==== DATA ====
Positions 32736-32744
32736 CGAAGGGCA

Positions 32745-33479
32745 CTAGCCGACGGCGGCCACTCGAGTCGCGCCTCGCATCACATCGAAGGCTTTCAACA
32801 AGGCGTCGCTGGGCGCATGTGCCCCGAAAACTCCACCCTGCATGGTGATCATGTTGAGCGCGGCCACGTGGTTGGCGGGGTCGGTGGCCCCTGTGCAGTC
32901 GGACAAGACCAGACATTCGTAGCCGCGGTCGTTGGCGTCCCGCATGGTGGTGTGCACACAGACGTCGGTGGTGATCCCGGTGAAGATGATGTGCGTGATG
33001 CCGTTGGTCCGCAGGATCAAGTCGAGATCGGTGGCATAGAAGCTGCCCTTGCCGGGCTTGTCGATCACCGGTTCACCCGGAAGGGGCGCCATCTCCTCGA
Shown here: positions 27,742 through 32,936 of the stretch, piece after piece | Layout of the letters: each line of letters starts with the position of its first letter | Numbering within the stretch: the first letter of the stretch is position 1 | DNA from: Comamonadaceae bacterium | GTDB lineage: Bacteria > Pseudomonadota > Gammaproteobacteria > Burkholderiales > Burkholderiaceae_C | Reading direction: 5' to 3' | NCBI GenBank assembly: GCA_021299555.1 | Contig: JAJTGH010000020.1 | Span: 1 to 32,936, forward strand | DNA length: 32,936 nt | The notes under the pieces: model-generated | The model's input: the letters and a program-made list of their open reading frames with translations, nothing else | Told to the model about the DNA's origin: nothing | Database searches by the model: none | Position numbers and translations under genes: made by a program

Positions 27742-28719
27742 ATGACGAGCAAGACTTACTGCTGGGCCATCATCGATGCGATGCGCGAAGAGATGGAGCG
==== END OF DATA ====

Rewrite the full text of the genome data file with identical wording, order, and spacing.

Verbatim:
Positions 32736-32744
32736 CGAAGGGCA

Positions 32745-33479
32745 CTAGCCGACGGCGGCCACTCGAGTCGCGCCTCGCATCACATCGAAGGCTTTCAACA
32801 AGGCGTCGCTGGGCGCATGTGCCCCGAAAACTCCACCCTGCATGGTGATCATGTTGAGCGCGGCCACGTGGTTGGCGGGGTCGGTGGCCCCTGTGCAGTC
32901 GGACAAGACCAGACATTCGTAGCCGCGGTCGTTGGCGTCCCGCATGGTGGTGTGCACACAGACGTCGGTGGTGATCCCGGTGAAGATGATGTGCGTGATG
33001 CCGTTGGTCCGCAGGATCAAGTCGAGATCGGTGGCATAGAAGCTGCCCTTGCCGGGCTTGTCGATCACCGGTTCACCCGGAAGGGGCGCCATCTCCTCGA
Shown here: positions 27,742 through 32,936 of the stretch, piece after piece | Layout of the letters: each line of letters starts with the position of its first letter | Numbering within the stretch: the first letter of the stretch is position 1 | DNA from: Comamonadaceae bacterium | GTDB lineage: Bacteria > Pseudomonadota > Gammaproteobacteria > Burkholderiales > Burkholderiaceae_C | Reading direction: 5' to 3' | NCBI GenBank assembly: GCA_021299555.1 | Contig: JAJTGH010000020.1 | Span: 1 to 32,936, forward strand | DNA length: 32,936 nt | The notes under the pieces: model-generated | The model's input: the letters and a program-made list of their open reading frames with translations, nothing else | Told to the model about the DNA's origin: nothing | Database searches by the model: none | Position numbers and translations under genes: made by a program

Positions 27742-28719
27742 ATGACGAGCAAGACTTACTGCTGGGCCATCATCGATGCGATGCGCGAAGAGATGGAGCG